RT Journal Article
SR Electronic
T1 Robust parallel decision-making in neural circuits with nonlinear inhibition
JF bioRxiv
FD Cold Spring Harbor Laboratory
SP 231753
DO 10.1101/231753
A1 Kriener, Birgit
A1 Chaudhuri, Rishidev
A1 Fiete, Ila R.
YR 2019
UL http://biorxiv.org/content/early/2019/01/09/231753.abstract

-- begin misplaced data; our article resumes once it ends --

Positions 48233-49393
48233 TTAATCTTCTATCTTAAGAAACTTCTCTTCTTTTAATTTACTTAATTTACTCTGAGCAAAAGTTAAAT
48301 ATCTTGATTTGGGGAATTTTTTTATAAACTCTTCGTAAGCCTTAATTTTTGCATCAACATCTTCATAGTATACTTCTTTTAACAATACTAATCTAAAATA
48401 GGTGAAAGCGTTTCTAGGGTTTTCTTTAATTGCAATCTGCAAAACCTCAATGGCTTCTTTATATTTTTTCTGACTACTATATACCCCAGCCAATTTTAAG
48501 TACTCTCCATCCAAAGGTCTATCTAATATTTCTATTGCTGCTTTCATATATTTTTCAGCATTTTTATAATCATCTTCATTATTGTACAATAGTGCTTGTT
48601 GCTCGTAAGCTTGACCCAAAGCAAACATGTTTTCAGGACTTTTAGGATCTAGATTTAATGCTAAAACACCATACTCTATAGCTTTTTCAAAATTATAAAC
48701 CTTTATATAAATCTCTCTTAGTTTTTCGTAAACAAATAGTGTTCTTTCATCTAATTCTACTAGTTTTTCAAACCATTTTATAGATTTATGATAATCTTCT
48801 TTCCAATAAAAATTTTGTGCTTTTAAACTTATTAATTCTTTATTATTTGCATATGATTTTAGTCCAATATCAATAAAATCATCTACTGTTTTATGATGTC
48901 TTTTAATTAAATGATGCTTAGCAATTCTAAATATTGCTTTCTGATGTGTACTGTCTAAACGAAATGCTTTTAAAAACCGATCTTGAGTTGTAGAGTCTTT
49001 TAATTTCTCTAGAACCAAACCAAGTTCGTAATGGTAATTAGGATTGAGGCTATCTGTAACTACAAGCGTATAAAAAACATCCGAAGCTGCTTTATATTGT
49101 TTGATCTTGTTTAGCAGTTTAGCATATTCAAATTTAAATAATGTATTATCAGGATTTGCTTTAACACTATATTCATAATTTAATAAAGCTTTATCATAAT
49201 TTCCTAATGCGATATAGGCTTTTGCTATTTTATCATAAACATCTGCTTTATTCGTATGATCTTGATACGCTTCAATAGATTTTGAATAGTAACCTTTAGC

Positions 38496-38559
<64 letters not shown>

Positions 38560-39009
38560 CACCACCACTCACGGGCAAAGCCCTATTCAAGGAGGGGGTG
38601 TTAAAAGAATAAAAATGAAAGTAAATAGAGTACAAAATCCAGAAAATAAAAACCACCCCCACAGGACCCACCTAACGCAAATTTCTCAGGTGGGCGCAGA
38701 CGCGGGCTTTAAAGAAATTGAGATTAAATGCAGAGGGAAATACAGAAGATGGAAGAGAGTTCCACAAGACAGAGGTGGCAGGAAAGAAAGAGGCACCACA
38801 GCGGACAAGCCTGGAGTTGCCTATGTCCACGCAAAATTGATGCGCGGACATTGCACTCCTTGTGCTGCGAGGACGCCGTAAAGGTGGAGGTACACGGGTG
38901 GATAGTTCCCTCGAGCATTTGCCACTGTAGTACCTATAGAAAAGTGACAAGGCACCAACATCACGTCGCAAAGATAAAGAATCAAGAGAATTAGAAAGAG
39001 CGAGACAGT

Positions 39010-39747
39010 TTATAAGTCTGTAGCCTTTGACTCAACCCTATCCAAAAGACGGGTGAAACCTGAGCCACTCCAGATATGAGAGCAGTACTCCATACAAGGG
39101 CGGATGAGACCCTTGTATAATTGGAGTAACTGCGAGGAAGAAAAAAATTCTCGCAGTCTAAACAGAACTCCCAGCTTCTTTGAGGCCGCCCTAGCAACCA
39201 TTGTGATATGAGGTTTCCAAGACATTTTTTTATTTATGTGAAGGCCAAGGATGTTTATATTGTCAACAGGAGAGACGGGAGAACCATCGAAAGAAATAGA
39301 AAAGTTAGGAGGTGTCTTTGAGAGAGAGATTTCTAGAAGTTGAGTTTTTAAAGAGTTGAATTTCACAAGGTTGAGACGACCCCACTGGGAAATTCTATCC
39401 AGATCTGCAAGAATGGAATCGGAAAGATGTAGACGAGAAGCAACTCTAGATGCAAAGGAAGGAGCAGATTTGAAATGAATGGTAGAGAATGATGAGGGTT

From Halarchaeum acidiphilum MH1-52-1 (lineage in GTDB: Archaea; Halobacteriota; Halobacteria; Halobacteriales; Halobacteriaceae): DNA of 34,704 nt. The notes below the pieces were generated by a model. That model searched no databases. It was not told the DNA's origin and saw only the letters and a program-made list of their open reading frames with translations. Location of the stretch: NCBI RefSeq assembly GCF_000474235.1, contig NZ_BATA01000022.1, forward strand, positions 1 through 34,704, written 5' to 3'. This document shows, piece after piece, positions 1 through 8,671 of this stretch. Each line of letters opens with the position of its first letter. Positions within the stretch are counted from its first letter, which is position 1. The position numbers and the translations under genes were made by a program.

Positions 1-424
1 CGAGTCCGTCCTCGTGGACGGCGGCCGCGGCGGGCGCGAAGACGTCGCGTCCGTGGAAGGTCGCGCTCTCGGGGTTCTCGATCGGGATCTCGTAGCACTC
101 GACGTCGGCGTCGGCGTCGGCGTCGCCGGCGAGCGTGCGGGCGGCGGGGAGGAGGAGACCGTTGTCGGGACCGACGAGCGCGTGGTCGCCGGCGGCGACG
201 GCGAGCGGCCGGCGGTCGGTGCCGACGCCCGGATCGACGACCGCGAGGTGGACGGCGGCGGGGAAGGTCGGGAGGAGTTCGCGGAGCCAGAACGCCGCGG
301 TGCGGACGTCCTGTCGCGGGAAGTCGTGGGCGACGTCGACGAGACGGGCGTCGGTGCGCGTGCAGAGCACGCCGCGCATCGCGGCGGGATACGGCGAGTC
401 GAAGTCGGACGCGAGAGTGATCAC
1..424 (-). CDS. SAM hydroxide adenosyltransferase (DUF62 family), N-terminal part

AB Identifying the maximal element (max,argmax) in a set is a core computational element in inference, decision making, optimization, action selection, consensus, and foraging. Running sequentially through a list of N fluctuating items takes N log(N) time to accurately find the max, prohibitively slow for large N. The power of computation in the brain is ascribed in part to its parallelism, yet it is theoretically unclear whether leaky and noisy neurons can perform a distributed computation that cuts the required time of a serial computation by a factor of N, a benchmark for parallel computation. We show that conventional winner-take-all neural networks fail the parallelism benchmark and in the presence of noise altogether fail to produce a winner when N is large. We introduce the nWTA network, in which neurons are equipped with a second nonlinearity that prevents weakly active neurons from contributing inhibition. Without parameter fine-tuning or re-scaling as the number of options N varies, the nWTA network converges N times faster than the serial strategy at equal accuracy, saturating the parallelism benchmark. The nWTA network self-adjusts integration time with task difficulty to maintain fixed accuracy without parameter change. Finally, the circuit generically exhibits Hick's law for decision speed. Our work establishes that distributed computation that saturates the parallelism benchmark is possible in networks of noisy, finite-memory neurons.